Maureen Tkacik on Dominique Strauss-Kahn

This piece by Mo demonstrates just how far we've come as women in our society. When in live dialogue with Naomi Wolf this young journalist casually dismissed her own rape and said 'Should we go around and round up all these creepy guys?' to which Wolf replied, 'No, they're criminal guys.'

The hypersexual culture and the non-victim cult vibe sweeping through young women today is eliminating common sense from the dialogue.

If you're a victim, you're weak. If you can't get over your rape, you're weak. Doesn't that sound like the patriarchy we are all too familiar with?

Amplify’d from blogs.reuters.com

Whatever transpired in Suite 2806 of the Midtown Sofitel early Saturday afternoon, it seems clearer with each passing hour that being accused of sexual assault is far from a “Black Swan” event in the life of DSK. In 2007, the journalist Tristane Banon told a TV talk show host he had wrestled her to the ground and torn off her clothes during an interview a few years earlier; the talk show host in turn allowed that he knew “fourteen” separate women with similar tales. DSK’s name was eventually edited out of the broadcast for largely legal reasons, but it surfaced the next year when the IMF was forced to launch an investigation into his affair with a subordinate.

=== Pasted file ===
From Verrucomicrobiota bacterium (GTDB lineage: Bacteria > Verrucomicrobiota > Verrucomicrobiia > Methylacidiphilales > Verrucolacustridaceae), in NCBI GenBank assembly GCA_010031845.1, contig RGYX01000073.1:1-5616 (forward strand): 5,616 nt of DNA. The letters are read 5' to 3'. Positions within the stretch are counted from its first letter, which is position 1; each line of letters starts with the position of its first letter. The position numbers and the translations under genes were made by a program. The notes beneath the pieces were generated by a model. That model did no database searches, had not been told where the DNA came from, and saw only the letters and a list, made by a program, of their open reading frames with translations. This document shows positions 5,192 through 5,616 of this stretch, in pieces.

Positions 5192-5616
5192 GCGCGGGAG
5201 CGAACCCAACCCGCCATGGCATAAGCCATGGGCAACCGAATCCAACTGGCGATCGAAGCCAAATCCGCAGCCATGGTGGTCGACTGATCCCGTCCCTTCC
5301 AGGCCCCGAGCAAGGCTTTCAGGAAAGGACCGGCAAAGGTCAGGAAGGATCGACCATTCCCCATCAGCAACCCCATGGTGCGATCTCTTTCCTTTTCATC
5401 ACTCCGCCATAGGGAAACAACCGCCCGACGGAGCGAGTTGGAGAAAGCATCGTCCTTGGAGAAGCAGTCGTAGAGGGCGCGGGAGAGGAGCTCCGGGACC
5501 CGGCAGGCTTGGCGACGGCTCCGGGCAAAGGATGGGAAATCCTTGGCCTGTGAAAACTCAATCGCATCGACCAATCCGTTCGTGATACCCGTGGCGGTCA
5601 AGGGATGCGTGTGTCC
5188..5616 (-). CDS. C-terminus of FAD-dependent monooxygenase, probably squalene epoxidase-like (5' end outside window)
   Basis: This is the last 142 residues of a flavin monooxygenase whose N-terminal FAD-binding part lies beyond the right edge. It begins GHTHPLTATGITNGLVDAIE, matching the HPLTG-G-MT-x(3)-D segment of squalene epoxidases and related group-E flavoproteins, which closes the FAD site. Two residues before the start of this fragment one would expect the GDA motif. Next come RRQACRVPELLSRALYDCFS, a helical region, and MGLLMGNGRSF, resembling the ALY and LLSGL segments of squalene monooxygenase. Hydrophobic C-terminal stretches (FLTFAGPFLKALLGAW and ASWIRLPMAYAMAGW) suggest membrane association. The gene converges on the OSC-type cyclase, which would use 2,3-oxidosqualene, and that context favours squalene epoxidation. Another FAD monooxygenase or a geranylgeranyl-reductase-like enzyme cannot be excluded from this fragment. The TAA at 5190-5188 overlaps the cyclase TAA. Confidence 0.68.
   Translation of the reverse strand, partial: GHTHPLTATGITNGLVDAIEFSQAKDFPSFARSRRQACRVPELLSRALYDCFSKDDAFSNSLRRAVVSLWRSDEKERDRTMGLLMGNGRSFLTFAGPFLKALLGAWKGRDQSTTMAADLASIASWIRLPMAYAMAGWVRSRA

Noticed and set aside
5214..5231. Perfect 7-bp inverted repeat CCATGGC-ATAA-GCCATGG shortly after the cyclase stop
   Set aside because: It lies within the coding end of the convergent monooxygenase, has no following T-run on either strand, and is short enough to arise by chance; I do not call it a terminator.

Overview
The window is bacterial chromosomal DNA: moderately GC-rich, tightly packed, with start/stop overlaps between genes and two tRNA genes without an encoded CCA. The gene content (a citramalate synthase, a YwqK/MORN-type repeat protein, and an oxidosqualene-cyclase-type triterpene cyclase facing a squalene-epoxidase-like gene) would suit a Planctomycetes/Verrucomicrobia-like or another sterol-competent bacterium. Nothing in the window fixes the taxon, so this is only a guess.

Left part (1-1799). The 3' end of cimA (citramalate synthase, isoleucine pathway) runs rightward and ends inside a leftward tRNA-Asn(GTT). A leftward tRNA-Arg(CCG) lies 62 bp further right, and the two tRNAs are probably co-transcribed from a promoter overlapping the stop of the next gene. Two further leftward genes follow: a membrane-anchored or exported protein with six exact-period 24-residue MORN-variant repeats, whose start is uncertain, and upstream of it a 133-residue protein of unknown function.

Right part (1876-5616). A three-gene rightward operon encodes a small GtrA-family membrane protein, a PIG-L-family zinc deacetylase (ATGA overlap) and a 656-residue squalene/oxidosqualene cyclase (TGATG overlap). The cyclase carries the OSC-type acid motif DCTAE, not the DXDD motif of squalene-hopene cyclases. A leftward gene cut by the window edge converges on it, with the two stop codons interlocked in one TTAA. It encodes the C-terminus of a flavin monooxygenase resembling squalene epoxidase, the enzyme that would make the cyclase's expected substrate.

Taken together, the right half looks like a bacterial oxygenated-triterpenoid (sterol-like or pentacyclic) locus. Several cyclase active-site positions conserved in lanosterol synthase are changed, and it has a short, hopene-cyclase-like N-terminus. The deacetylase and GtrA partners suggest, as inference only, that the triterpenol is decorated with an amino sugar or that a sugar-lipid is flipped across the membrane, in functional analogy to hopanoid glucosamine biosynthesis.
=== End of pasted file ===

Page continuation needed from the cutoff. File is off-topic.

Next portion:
This week brought a startlingly different narrative of that liason: Nagy’s, as told in a 2008 letter to IMF lawyers in which she described her old boss as a ruthless predator who briefly got in her pants via a combination of relentlessness and brazen abuse of power. “I felt I was ‘damned if I did and damned if I didn’t’,” she wrote, describing him as “a man with a problem that may make him ill-equipped to lead an institution where women work under his command.”

If I were an economist, I could design a theoretical model to plot the self-perpetuating feedback loop mechanism by which the ever-expanding concentration of wealth and power within the global financial elite perpetuates and intensifies the marginalization of women by some function of corporate profit growth, global capital flows and the spot price of an average evening’s bottle service at a trendy West Village nightclub.

But I’m a woman, and no one would listen anyway.

Read more at blogs.reuters.com

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